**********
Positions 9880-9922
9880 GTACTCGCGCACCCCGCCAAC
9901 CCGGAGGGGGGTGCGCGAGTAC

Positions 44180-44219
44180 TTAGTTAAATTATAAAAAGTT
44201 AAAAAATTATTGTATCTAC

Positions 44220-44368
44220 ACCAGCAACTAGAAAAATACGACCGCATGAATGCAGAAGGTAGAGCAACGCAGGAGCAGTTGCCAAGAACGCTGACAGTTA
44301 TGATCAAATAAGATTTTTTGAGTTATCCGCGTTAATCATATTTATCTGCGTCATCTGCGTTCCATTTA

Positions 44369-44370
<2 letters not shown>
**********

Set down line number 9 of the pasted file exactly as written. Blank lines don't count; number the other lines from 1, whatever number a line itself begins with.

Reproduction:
44301 TGATCAAATAAGATTTTTTGAGTTATCCGCGTTAATCATATTTATCTGCGTCATCTGCGTTCCATTTA